It is. But I think sharing songs is actually one of the things that makes life really special. When you admire someone’s art and when you are passionate about it, when it enriches you, you naturally want other people to receive that too. I love a quote from Dylan Thomas which goes “… the world is never the same once a good poem has been added to it”. I go through my life with that philosophy, really. If you have that attitude that you’re open, and you come across somebody who has a passion for something, some piece of art – music, painting, literature – that touches them… well, you can get to have a share of that for yourself. It enriches your life. And that is what it’s all about, I think.

IS THERE MUCH MUSIC AROUND CURRENTLY THAT YOU THINK MAY HAVE THE LONGEVITY OF THE SONGS YOU CHOSE TO PUT IN THE BOOK?
Yes, I think so. All The Beatles records are definitely going to have a long life – a very long life – aren’t they? And probably the Rolling Stones songs. They’re going to as well. Those songs have already proved their longevity, really. These days? There’s the odd really great pop song… but, generally, the thing with pop songs is that so many of them are so heavily reliant on the production side of things. It’s more about the sound than the songs themselves. They don’t translate as easily for people to recreate at home, so that sort of stuff is at a slight disadvantage, whereas things like The Beatles are a lot more simple aren’t they? Like folk music, really… It’s an interesting question. But, really, I don’t think about things like that. I don’t spend too much time analysing music or taking it apart. It is what it is, I suppose. I just jump in there… Pretty much like on the radio show.

IT’S AN ESSENTIAL LISTEN, REALLY, YOUR SHOW ON 6 MUSIC… AS MUCH FOR THE ELEMENT OF SURPRISE EVERY WEEK AS ANYTHING ELSE…
Yeah. Just dive in and go for it...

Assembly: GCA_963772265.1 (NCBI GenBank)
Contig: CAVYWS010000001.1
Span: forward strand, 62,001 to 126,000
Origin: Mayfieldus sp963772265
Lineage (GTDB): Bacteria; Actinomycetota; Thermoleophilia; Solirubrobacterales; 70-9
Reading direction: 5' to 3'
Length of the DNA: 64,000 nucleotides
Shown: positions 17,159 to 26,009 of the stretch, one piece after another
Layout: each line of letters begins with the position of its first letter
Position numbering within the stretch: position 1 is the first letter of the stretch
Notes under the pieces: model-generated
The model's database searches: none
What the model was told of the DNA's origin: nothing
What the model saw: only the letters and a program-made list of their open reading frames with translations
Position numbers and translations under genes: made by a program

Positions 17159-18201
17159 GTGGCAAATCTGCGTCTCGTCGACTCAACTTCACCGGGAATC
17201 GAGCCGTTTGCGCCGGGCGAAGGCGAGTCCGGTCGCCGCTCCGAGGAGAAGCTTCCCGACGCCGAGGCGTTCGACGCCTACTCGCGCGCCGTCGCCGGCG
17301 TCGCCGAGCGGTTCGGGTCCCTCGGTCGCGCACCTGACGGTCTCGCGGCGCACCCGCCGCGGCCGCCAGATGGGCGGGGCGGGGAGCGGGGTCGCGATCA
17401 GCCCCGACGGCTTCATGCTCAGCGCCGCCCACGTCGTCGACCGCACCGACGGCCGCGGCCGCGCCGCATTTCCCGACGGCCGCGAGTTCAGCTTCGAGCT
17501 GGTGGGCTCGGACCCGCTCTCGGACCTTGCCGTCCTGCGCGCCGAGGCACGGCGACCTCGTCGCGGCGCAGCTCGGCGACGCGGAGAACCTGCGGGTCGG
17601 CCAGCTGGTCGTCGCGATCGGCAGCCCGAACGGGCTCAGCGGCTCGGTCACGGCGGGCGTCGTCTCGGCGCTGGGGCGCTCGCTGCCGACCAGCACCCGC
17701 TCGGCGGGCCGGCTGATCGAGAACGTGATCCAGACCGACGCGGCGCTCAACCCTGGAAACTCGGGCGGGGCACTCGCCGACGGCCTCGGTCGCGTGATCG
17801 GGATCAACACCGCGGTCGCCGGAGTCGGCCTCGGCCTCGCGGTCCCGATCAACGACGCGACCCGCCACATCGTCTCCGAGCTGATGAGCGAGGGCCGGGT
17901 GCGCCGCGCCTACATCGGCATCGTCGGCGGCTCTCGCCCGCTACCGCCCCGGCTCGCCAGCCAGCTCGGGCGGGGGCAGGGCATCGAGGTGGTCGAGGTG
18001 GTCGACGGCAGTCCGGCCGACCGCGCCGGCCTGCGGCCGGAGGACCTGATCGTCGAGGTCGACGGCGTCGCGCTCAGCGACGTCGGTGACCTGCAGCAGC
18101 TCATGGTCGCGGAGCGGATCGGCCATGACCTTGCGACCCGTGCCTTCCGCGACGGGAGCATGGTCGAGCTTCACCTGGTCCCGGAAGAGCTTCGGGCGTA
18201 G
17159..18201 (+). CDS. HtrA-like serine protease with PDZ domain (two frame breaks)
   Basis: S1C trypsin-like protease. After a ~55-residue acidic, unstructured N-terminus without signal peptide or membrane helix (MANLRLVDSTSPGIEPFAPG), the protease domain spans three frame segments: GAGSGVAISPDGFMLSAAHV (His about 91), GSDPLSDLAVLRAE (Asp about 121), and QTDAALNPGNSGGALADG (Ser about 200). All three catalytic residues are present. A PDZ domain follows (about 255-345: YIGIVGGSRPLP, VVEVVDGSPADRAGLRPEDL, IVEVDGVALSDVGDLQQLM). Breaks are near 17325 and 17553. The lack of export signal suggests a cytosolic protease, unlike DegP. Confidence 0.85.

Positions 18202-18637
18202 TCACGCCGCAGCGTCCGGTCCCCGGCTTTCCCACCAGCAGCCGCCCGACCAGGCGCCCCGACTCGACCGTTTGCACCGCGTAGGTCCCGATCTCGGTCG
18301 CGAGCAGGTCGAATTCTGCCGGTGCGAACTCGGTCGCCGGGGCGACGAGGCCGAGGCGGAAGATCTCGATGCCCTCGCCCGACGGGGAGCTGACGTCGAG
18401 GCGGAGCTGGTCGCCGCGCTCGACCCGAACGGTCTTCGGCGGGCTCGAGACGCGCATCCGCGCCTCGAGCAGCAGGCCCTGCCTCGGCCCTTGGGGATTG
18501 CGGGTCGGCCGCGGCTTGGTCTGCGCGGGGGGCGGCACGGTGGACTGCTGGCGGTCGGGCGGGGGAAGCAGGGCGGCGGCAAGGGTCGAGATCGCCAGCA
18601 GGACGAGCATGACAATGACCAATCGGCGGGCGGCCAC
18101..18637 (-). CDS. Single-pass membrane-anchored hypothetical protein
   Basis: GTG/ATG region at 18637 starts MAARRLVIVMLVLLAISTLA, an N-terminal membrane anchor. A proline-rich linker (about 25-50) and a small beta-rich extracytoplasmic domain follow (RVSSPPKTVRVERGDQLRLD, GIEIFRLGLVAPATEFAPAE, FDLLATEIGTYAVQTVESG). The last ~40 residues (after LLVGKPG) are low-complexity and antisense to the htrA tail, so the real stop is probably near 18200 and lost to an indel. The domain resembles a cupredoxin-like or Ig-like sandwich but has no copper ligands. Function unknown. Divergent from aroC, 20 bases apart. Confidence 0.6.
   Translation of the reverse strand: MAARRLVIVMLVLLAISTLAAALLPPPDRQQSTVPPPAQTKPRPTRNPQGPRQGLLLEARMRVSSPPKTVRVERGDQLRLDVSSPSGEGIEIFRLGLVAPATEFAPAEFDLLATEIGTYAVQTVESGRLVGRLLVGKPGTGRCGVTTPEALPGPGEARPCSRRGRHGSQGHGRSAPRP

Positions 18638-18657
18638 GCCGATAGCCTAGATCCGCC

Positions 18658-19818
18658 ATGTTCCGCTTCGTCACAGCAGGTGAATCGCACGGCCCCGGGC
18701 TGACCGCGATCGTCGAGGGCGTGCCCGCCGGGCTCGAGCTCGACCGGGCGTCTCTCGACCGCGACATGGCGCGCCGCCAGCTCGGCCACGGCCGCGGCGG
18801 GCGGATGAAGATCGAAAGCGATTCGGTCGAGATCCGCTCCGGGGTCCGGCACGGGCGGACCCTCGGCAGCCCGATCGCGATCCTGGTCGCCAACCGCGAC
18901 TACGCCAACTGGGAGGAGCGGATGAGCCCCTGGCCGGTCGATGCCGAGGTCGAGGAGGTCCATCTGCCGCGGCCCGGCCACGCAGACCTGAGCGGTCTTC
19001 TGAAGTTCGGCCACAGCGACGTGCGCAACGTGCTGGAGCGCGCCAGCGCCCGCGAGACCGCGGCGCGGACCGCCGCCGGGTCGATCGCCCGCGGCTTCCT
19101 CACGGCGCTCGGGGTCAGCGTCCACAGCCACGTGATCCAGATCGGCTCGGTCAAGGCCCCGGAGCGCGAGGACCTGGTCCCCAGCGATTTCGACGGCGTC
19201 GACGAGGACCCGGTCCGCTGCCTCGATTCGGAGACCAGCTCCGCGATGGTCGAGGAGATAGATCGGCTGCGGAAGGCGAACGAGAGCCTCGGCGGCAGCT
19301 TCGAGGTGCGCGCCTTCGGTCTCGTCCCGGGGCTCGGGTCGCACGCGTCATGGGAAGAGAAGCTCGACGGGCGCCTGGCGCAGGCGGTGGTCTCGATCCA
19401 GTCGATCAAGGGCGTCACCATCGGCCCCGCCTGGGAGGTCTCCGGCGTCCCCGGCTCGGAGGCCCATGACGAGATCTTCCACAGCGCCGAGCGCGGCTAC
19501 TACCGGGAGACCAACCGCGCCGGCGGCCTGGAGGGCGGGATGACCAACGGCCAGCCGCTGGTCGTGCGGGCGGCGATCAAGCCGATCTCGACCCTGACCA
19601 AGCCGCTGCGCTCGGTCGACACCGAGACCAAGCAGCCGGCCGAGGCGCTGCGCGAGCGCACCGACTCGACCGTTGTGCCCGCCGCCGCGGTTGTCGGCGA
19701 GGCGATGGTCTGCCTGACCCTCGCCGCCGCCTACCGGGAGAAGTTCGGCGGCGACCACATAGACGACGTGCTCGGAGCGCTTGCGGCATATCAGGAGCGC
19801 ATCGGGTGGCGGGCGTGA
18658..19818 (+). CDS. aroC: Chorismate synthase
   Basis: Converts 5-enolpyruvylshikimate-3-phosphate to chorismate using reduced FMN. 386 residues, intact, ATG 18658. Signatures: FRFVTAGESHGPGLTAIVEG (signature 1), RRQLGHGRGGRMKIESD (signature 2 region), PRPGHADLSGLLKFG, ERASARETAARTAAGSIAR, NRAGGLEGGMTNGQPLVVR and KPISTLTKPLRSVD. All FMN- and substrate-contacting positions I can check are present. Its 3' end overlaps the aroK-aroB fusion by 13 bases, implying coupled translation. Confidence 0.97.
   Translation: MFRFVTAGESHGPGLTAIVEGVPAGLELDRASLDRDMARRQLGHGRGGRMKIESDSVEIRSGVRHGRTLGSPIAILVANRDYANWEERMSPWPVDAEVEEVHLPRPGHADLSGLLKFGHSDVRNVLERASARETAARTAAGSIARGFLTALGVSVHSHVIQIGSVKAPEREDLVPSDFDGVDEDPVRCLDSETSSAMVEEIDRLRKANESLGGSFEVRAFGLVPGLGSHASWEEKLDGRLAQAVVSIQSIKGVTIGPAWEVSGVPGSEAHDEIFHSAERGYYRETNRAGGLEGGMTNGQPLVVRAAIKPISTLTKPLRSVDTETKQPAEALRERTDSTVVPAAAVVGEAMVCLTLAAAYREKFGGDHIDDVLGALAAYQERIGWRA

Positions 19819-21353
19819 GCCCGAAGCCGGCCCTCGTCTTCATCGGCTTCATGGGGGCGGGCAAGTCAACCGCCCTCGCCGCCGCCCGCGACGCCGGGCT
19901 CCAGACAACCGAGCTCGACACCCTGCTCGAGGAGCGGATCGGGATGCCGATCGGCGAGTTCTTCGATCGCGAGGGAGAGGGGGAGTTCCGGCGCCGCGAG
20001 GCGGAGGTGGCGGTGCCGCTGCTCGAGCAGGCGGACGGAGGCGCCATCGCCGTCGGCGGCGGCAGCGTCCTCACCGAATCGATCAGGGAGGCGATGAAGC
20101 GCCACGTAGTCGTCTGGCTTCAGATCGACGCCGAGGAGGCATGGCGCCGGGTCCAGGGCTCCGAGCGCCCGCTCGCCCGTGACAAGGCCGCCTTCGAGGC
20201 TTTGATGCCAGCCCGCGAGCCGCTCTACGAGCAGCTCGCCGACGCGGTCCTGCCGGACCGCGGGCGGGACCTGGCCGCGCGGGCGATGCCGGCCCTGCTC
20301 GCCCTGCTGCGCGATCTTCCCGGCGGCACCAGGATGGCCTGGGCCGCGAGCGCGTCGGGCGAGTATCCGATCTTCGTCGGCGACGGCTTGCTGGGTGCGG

I’M THINKING PARTICULARLY OF THE POETRY SECTION. EARLIER THIS YEAR, ON A SOMEWHAT BLEARY-EYED SUNDAY MORNING IN LONDON, A FRIEND AND I WERE PARKING UP SO WE COULD HAVE A STROLL ROUND THE GHERKIN… JUST AS WE DID YOU BEGAN A READING CONCERNING THE RATHER BLEARY-EYED MORNING AFTER THE NIGHT BEFORE FOR A CERTAIN “MR AND MRS CHERRY OWEN IN THEIR DONKEY STREET ROOM”…
Ha ha – awww. Yeah, perfect timing! UNDER MILK WOOD by Dylan Thomas… I love that bit… I absolutely love it. It’s funny and beautiful…

IT REALLY IS… HE HAD TO DRAG ME OUT OF THE CAR!
Ha ha – brilliant. That section of the show is called POETRY IN MOTION. I absolutely love it. I got the idea when I was listening to Max Richter’s music inspired by TS Eliot’s THE WASTE LAND. I thought “well, if it’s inspired by it, why don’t I actually read THE WASTE LAND while listening?” – so I did, and it worked brilliantly. I put that feature in the show after that, and it’s covered a lot of living poets. And some dead poets too, ha ha…

IT’S ALWAYS GREAT TO HEAR ‘NEW’ OLD STUFF…
I think that the oldest poem I’ve put on, possibly, is a ninth or tenth century one called THE HAG OF BEARE. It’s an anonymous poem with origins in Ireland. That’s one of my favourites. It’s written from the perspective of this toothless old hag who’s losing her hair… In the poem she says things about princes who used to call at her door after travelling over lands, and now no-one’s knocking on her door… She doesn’t even have a door. She’s homeless, now… She’s sat by the sea, looking back on her life – the ebb and flow – and thinking “this is it for me, now”. It really puts you in her shoes – and yet centuries have gone by since it was written.

… THE WRITTEN WORD – AND THE HUMAN CONDITION – TRANSCEND TIME…
Absolutely, they do… In THE HAG OF BEARE, she has the same sorts of fears as us – and certainly the same awareness of mortality… It’s really tremendous stuff. I’ve genuinely, truly, got goosebumps now. Just from thinking about that poem. It’s incredible...

COCKAHOOP, YOUR FIRST RECORD, WAS YOUR TAKE ON NASHVILLE COUNTRY…
That was a lot of fun…

3523223… EXPLORER WAS AN ECLECTIC MIX OF ROOTSY STYLES; YOU’VE RECORDED A COUPLE OF COLLECTIONS OF TRADITIONAL WELSH SONG IN THE WELSH LANGUAGE; AND THE 2009 ALBUM DON’T LOOK DOWN WAS, FROM FRONT TO BACK, TERRIFIC POP MUSIC – CLASSIC SONGWRITING, BRILLIANT PERFORMANCES… YOU’RE ‘ALL OVER THE MAP’, AS IT WERE – LIKE YOUR RADIO SHOW. I GUESS THAT’S WHAT KEEPS YOU SATISFIED, AS AN ARTIST?
It is. For me, what would be the worst case scenario is if I was not able to keep changing things up. It’d be terrible if I wasn’t able to keep taking those risks and work in different areas that I’m interested in. I love learning about different things, growing into new territories… going in different directions.

I THINK IT’S PROBABLY FAIR TO SAY THAT AFTER THE INDIE-POP OF CATATONIA, THE DIRECTIONS YOU’VE EXPLORED IN YOUR SOLO YEARS HAVE GENUINELY SURPRISED PEOPLE…